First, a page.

The International Monetary Fund and the World Bank should use their spring meetings to deliver the G20’s promise to protect the world’s poorest countries from economic devastation,says the development agency Oxfam.
Dramatic declines in trade, remittances and foreign investment are hitting developing countries, the NGO says. The world’s poorest countries are particularly vulnerable to the economic crisis, which is expected to push 46 million more people into poverty this year - the equivalent to the entire population of Spain.
Marita Hutjes, Oxfam senior policy advisor, commented: “G20 leaders’ pledge to increase IMF and World Bank funding is welcome but that blank cheque should now be made out in favour of poor countries. It’s still unclear how promises for support for the poorest countries will materialise.
“Rich countries’ governments need to arrive in Washington this week with concrete funding commitments. This money must not come at the expense of existing aid budgets. Instead rich countries must deliver on their commitment to provide 0.7percent of their national income as aid, as soon as possible. Rich governments whose policies contributed to the crisis have a responsibility to make this happen.”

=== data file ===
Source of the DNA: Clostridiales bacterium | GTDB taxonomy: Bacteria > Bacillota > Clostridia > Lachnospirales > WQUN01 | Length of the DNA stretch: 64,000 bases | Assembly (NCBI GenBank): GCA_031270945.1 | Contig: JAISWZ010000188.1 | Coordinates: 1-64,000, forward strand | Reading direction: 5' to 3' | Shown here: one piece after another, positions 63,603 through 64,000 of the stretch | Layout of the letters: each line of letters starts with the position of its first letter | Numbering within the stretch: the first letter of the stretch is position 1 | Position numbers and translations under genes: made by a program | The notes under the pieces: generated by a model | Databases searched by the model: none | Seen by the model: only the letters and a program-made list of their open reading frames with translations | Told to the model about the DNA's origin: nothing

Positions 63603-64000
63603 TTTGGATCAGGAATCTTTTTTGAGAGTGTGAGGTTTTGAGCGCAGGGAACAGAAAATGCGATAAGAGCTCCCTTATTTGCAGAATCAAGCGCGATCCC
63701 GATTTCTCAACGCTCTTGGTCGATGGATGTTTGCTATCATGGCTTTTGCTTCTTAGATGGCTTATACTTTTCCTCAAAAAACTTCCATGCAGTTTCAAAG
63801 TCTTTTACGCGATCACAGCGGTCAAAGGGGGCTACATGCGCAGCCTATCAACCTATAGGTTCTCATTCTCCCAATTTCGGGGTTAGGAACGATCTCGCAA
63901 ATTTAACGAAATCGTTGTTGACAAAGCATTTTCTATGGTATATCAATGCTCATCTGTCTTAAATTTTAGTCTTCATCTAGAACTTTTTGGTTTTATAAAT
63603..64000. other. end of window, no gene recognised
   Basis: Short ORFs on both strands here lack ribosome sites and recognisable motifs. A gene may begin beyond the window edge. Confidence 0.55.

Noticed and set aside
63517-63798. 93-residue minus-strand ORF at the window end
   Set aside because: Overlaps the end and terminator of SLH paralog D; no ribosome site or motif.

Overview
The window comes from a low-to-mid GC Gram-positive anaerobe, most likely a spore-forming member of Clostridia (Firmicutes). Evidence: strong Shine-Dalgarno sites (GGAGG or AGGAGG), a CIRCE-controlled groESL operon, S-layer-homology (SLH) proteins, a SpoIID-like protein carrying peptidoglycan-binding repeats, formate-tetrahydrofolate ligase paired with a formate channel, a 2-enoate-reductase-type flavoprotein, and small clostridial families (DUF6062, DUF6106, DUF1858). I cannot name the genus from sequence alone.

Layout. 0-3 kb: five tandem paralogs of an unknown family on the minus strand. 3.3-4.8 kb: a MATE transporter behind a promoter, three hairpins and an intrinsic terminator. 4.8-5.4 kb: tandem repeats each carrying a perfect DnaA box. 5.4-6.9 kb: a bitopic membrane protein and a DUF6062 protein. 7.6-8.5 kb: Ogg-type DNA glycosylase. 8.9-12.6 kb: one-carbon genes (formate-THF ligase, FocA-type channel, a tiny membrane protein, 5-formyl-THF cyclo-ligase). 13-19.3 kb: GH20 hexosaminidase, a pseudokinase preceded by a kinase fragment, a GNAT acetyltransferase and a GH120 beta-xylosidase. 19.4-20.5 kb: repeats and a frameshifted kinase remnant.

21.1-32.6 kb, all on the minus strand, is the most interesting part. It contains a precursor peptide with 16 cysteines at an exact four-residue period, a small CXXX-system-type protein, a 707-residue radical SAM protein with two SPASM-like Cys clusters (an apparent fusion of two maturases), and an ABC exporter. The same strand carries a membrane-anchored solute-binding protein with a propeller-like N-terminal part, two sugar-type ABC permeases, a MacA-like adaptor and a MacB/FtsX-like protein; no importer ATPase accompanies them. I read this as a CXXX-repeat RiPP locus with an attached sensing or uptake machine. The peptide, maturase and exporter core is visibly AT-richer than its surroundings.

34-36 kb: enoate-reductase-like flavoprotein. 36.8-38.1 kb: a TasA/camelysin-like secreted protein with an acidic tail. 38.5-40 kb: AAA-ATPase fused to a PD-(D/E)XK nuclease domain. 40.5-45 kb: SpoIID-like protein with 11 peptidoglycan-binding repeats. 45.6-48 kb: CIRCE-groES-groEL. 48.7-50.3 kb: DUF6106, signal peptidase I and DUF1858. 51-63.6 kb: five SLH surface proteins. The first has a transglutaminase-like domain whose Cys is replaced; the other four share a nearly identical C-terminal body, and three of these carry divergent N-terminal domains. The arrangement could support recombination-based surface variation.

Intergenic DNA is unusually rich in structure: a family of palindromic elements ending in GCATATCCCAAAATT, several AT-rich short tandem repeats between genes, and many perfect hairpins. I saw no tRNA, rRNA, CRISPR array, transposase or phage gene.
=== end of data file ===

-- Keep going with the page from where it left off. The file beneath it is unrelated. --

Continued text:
Oxfam is also calling on the IMF to confirm the G20’s promise that the fund will use the sale of gold reserves to release additional finance for low income countries. It should also commit to doubling cheap loans to these countries.
Along with the greater role in tackling the economic crisis which the IMF and the World Bank have been given, comes a greater responsibility to move on long-awaited reforms to their lending arrangements and governance, Oxfam said.
Hutjes declared: “Loans must not worsen the impact of the economic crisis on the poorest. It is essential that loans and grants are disbursed quickly and that they come without onerous or harmful conditions attached. Everything must be done to ensure that poor countries are not landed with even more debt.
“It’s time that the IMF and the World Bank became more democratic to allow developing countries an equal voice in decision making. Governance reform is pivotal - the Europeans and the US need to cede some of their power over these institutions now.”